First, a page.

Originally posted by Faber View Post
              I probably mentioned it on this website that I was an atheist. A skeptic, and I still am. Except that I have faith in the Word of God. Not because of apologetics or Christian evidences, but because of the conviction of the Holy Spirit. In that alone I have set aside my skepticism. However, there is much that I hear taught by Christian scholars that I seriously question.

              Before I became a Christian, which was in my senior year of high school, I had Christian friends coming to me with so-called Christian evidences. And even now as a Christian, I think much of their logic was sheer nonsense.

              I know of a fellow Christian in a previous church I had attended, who confesses that it was apologetics that led him to become a Christian. And praise God for that. God can use whatever He wishes to convert a sinner to faith in Jesus. It just wasn't that way with me. It was the plain teaching of the Word of God, foolishness to the world. Whenever I teach a class or preach at a nursing home, I stick to proclaiming the power of the scriptures, and not rely on apologetics.

              by the way, CP, was that assistant pastor the one whose Sunday School class I attended online a few months back? I miss him, but my own church resumed Sunday School and morning worship services, and I have been going to them now.
              Thanks, Faber, and, yes --- his "expiration date" was over 2 years ago, and he is talking about writing another book in the upcoming year. As long as he has breath (and that's the biggest challenge for him given his medical condition) I will continue to utilize him. I actually think that "having a purpose" has prolonged his life, and his family readily agrees.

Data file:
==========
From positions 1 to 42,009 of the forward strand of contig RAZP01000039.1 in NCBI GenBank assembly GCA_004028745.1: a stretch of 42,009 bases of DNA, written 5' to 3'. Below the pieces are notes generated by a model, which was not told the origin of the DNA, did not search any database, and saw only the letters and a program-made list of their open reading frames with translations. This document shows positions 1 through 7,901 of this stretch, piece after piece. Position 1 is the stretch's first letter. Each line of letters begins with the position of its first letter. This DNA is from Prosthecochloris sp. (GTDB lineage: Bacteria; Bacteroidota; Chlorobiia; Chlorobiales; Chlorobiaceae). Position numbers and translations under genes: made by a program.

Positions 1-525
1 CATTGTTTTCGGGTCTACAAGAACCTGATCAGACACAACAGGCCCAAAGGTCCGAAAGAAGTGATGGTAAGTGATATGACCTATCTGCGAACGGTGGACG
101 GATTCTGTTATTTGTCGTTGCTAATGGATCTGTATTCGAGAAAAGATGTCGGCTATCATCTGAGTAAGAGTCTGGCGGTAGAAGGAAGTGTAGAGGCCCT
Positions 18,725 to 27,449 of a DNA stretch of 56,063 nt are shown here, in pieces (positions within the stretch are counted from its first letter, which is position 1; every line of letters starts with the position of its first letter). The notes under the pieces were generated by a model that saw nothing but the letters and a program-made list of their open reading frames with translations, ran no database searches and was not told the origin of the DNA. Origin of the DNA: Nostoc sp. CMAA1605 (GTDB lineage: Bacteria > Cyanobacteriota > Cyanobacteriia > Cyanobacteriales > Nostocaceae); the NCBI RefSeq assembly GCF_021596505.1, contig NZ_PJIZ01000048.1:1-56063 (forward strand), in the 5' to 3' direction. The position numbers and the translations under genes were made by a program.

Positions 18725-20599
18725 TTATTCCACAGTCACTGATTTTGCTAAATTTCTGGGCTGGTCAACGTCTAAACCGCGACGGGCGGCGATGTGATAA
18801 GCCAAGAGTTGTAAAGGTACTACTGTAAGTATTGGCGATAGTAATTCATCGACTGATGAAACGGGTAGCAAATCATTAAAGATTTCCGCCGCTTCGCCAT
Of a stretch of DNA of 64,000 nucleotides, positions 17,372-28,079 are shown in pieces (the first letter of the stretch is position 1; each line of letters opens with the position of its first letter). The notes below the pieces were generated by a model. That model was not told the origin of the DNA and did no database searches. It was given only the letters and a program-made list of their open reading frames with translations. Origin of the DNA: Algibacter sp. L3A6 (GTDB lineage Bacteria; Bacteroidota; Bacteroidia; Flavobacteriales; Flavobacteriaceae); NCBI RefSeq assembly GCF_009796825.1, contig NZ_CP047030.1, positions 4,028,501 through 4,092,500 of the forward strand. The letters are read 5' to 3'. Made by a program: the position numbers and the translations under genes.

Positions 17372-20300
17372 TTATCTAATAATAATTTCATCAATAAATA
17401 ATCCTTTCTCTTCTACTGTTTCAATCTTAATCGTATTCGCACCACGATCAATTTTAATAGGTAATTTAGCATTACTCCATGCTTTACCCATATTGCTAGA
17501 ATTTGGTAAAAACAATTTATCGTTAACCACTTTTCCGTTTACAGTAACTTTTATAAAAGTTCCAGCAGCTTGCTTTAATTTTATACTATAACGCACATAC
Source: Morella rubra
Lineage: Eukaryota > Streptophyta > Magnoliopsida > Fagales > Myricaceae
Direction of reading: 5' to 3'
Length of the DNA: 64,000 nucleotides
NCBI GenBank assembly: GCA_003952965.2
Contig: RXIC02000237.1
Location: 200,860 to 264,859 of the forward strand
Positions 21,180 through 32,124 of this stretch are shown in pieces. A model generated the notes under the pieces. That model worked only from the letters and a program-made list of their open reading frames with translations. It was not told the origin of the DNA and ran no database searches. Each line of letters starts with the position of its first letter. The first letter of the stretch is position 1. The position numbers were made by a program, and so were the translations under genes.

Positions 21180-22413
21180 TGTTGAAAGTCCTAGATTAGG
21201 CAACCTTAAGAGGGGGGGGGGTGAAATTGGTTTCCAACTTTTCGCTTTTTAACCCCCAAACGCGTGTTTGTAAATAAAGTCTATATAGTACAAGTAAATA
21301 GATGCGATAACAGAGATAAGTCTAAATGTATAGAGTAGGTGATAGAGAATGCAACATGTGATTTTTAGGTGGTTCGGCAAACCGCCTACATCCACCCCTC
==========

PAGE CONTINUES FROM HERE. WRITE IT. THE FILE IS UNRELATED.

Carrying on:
And, to your post, there's the old "if you can be reasoned into something, you can be reasoned out of it". If the Holy Spirit is in it, however, He can choose whatever method or resources or people He wishes. So, yeah.
              The first to state his case seems right until another comes and cross-examines him.

              Comment


              • #8
                Originally posted by Cow Poke View Post

                I've just known too many "experts" who were absolutely confident in their biblical view that they'd "go on the circuit" with charts and graphs and timelines... only to change their views later, but those charts and graphs and timelines are still around with their names on them.
                To me that is a little different, because new evidence can show those charts and graphs to be "out of focus" for a lack of a better explanation. Certain little details can change how information is viewed, and drastically at that. If someone does that, especially publicly, they need to go back and set the record straight and show where they were wrong before.

                Comment


                • #9
                  Originally posted by Cow Poke View Post

                  I've just known too many "experts" who were absolutely confident in their biblical view that they'd "go on the circuit" with charts and graphs and timelines... only to change their views later, but those charts and graphs and timelines are still around with their names on them.
                  I think that when you look at folks like N.T. Wright, Gary Habermas and Mike Licona, they do a pretty good job at keeping their facts straight.

                  I'm always still in trouble again

                  "You're by far the worst poster on TWeb" and "TWeb's biggest liar" --starlight (the guy who says Stalin was a right-winger)
                  "Overall I would rate the withdrawal from Afghanistan as by far the best thing Biden's done" --Starlight